Thursday, May 15, 2008

Trust you plugins? Think again

Over the last weekend, Armando Romeo and I spent some time discussing the attack vectors possible by inserting "backdoor" code into the Firefox (Mozilla) browser through Extensions, Themes and Language Packs.

Romeo has the proof-of-concepts ready for two scenarios - In-browser keylogger and Download and save executable. Two very dangerous scenarios for your "Mac OS X for FF Theme" to be playing with. It would be possible for this vulnerability to be used to map the network and carry out many other dangerous attacks on the intranet.

Just as we went about playing with the fact that the same POCs worked well with Thunderbird and other Mozilla products, we found this. Turns out there were others in the wild who had already explored this concept and put it to work to compromise 10000s of people.

This whole Mozilla incident brings me to a larger point: Do you trust your plugins?

Not just Mozilla; with a few minutes of Googling I was able to identify the following applications that allow plugins:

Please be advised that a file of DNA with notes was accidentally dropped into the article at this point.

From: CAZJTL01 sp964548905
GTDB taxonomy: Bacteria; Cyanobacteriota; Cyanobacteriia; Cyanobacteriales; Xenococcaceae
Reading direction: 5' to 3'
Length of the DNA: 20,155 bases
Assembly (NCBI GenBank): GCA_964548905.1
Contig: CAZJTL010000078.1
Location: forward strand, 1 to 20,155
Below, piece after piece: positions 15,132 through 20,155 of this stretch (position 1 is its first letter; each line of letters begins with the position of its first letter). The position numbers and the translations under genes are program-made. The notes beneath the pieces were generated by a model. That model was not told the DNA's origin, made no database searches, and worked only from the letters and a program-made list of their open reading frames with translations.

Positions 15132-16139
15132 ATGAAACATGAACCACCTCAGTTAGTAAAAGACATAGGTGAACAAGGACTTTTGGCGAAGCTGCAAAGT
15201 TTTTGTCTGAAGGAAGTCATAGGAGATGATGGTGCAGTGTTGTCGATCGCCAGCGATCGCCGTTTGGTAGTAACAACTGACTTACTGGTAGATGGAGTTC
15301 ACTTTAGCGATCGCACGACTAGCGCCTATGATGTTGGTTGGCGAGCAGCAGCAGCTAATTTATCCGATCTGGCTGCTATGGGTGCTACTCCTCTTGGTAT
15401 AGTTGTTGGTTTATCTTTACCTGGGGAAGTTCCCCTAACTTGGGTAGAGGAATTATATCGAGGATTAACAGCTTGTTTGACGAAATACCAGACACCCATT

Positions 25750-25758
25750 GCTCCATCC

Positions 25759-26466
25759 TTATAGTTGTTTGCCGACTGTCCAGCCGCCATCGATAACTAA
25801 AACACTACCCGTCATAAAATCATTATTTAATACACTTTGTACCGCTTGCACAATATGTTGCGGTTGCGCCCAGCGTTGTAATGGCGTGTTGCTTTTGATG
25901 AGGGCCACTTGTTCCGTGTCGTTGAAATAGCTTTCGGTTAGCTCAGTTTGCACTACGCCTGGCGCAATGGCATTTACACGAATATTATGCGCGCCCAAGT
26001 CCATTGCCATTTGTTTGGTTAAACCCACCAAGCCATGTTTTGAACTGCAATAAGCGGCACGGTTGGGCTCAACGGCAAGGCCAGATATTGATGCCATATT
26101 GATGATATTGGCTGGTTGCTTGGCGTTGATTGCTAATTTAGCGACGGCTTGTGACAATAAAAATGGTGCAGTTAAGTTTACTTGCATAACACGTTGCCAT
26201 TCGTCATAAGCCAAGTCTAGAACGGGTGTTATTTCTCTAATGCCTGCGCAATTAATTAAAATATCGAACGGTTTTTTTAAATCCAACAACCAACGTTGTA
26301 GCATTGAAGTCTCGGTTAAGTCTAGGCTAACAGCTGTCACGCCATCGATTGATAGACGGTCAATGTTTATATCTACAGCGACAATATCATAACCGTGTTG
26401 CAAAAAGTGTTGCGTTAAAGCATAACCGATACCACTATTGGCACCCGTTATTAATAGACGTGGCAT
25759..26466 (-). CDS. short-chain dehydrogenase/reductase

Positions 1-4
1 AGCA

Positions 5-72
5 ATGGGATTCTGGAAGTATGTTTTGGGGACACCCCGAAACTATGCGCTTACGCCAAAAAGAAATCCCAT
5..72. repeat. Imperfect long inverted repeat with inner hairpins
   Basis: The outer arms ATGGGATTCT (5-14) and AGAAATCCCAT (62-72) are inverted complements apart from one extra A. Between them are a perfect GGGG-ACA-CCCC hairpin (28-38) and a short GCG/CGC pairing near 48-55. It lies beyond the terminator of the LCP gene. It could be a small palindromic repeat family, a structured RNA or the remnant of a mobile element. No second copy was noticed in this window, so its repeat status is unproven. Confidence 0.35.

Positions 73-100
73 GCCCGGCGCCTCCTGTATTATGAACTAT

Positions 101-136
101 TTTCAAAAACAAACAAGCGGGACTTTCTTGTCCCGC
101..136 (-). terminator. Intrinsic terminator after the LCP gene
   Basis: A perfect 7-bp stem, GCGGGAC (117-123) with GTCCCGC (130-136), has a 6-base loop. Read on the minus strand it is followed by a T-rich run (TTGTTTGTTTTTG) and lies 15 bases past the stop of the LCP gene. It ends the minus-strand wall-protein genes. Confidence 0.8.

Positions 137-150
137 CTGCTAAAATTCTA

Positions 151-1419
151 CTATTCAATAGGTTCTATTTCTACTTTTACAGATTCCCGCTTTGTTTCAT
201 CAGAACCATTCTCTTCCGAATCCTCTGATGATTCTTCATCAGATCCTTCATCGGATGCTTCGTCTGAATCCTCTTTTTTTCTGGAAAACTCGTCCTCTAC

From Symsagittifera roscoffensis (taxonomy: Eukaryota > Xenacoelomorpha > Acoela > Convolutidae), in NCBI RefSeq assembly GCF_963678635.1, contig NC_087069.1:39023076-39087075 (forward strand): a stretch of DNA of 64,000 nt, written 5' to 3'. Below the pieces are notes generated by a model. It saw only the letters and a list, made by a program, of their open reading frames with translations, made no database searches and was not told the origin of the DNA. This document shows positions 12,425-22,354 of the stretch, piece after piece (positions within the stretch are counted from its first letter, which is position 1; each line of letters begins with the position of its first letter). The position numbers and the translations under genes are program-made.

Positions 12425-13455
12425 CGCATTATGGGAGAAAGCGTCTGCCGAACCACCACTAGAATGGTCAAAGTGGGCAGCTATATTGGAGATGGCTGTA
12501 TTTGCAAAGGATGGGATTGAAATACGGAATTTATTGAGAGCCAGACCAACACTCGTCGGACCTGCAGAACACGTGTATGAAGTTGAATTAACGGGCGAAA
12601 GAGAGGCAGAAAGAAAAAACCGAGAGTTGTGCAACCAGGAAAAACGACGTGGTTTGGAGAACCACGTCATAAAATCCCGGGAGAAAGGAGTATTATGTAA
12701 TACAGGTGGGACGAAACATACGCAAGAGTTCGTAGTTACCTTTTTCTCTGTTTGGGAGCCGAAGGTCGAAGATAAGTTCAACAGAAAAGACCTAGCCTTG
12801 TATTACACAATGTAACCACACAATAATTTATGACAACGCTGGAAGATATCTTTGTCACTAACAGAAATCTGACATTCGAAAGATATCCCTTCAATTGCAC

1. Internet Explorer
  2. Miranda IM
  3. Wordpress
  4. Total Commander
  5. Joomla
  6. Ad-aware
  7. Virtual-DJ
  8. ........
There are 1000s of applications out there that blindly trust third party plugins/addons.

The concerning part of such attacks that can occur from plugins is that in most cases they would be missed by traditional control mechanisms such as Anti-viruses, Firewalls etc.

I havn't had the time to play with each of these scenarios as of yet, but would definitely like to sometime soon. As for now, disabling javascript on your browser is no longer enough. You will need a source code audit on every extension/theme/language pack you install in Firefox or any other application. Until Mozilla fixes the issue, I recommend running Firefox from Sandboxie.